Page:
* Tire traction grades also use letters: "AA", "A", "B", and "C", with "AA" reserved for the best traction. It may read "TRACTION AA". A tire with an "AA" traction index gives you a much better grip when stopping on wet pavement or asphalt.

* Tire tread wear grades go from 100 up to 500. The higher the number the better the tire's ability to withstand wear. You may see "TREAD WEAR 400". However, be careful when comparing tires tread wear. You can only compare wear rating to tires of the same line and brand. A sport tire with grade of 400 from brand X, for example, doesn't have the same endurance as one from a touring line with the same 400 grade from brand Y. Even more, this grade doesn't take into account varied climates, vehicle alignment, driving patterns or road conditions.

Common Tire Load Indexes

Code
Weight
85
515 kg (1,135 lb)
86
530 kg (1,170 lb)
87
545 kg (1,202 lb)
88
560 kg (1,230 lb)
89
580 kg (1,280 lb)
90
600 kg (1,300 lb)
91
615 kg (1,356 lb)
92
30 kg (1,390 lb)
93
650 kg (1,430 lb)
94
670 kg (1,480 lb)
95
690 kg (1,520 lb)
Source: Wikipedia https://en.wikipedia.org/wiki/Tire_code#cite_note-etrto.org-12

Common Tire Speed Reatings

Code
mpg
kmh
L
75
120
M
81
130
N
87
140
P
94
150
Q
100
160
R
106
170
S
112
180
T
118
190
U
124
200
H
130
210
V
149
240
source: https://en.wikipedia.org/wiki/Tire_code#cite_note-etrto.org-12

So What Type of Tires You Need?

OK. You got the information you'll need to find your next set of tires. But before you start planning, read this section. It is designed to help you from the driver's perspective when considering all those ratings and indexes you'll find.

Let's explore your needs as a driver.

* What driving patterns you follow? Do you drive mostly within the city, the highway or both? If you drive mostly on light traffic, perhaps you need a good set of all-purpose tires. These tires typically have a tall profile, have good traction, and come rated for S or T (112-118mph) speeds.

* Do you drive on dirt roads often? Do you need to tread winding roads along the mountains on your daily commute? Perhaps a higher speed rating than the one recommended by your car manufacturer will suit your car better. You'll get better handling, steer and cornering. They have a lower profile--shorter height--than common passenger tires, but with a wider tread area for better traction.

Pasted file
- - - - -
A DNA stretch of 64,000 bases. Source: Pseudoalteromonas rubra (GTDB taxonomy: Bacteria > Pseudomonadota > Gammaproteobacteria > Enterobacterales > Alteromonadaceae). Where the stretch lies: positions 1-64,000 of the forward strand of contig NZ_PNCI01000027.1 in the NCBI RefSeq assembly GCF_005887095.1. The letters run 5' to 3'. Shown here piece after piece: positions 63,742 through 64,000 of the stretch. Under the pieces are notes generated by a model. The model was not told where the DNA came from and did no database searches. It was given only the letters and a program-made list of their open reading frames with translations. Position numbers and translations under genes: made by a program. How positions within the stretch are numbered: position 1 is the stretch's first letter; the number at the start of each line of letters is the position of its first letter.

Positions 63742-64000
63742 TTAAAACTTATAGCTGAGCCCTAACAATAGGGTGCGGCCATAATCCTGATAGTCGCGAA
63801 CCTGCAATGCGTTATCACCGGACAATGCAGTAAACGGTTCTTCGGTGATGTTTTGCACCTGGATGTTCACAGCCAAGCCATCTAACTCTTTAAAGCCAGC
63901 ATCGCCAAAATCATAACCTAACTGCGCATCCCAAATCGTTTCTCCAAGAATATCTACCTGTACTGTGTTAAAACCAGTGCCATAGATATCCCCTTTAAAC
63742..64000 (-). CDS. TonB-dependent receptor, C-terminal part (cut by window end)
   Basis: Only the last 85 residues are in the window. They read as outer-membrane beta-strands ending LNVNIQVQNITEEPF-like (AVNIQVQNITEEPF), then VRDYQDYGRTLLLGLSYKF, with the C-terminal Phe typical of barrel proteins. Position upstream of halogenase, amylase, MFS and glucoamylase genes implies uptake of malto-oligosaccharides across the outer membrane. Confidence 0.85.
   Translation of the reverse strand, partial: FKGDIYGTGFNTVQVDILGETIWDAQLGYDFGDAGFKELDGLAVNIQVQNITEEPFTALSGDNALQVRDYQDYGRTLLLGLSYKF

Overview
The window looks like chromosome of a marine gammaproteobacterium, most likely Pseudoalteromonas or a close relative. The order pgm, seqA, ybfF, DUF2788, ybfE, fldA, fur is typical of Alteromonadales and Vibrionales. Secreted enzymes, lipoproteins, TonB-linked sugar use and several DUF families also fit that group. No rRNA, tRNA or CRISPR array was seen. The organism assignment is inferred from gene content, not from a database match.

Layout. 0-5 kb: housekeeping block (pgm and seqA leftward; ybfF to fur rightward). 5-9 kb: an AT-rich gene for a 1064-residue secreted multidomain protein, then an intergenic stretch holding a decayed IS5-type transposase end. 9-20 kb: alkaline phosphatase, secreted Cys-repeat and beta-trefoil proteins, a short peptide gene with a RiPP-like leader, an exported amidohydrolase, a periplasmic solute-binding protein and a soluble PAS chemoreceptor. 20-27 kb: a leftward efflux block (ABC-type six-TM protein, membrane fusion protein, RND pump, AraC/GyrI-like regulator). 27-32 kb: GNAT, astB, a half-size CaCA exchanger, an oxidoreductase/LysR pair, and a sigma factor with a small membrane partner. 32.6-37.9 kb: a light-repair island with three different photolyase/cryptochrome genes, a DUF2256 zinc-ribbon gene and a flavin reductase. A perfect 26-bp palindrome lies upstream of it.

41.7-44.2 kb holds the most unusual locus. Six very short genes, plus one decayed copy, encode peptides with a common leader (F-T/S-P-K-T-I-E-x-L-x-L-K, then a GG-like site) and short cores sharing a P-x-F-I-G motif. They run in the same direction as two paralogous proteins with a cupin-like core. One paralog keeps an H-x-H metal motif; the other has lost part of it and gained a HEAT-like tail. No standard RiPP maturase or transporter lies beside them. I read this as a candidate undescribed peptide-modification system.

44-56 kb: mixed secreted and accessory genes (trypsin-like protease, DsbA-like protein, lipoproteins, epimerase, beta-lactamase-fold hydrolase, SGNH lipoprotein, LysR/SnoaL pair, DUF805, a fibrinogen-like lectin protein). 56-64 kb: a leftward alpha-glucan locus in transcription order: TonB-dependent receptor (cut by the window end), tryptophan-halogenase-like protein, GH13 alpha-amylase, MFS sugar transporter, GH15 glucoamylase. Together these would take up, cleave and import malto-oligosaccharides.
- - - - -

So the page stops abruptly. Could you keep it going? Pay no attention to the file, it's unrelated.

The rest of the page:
* What is your geographic region's climate like? Do you drive on wet or snow covered roads for a few months throughout the year? Possibly a set of M+S (mud and snow) tires with traction "A" will be better. Winter tires will help you handle snow, ice, slush and rain much better than all season tires.

* Do you own a sport, light pickup truck, or SUV? Sport tires have better stability and handling at higher speeds than common passenger vehicle tires. And you can choose from performance, high-performance and ultra high-performance tires. You may want to consider a higher load capacity than the one recommended by your car manufacturer, if you frequently carry equipment and materials. Within this range you may select from on/off-highway, all-purpose, and all-terrain.

At this point, you can better sort through the options you'll find. Start by making a profile of one or more tires suitable for your car or truck, taking into account your car manufacturer recommendations, your driving patterns, and your geographic area characteristics. And, of course, your budget.

Once you have a close idea about the characteristics you want on your tires, visit SaferCar.gov where you can check a list of tires by brand, along with ratings for some product lines they offer. Also, visit tire manufacturers online to further narrow your list or find the best deals.

When you know how to buy tires and select your tires with care, you'll not only have a long lasting tire for your vehicle, but a quality and safer ride too.

Source

Test Your Knowledge of Radial Tires

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    • WheelScene profile image

      WheelScene 8 months ago from U.S.A.

      Thanks for sharing, we did a tire piece also. Check it out and let us know what you think :)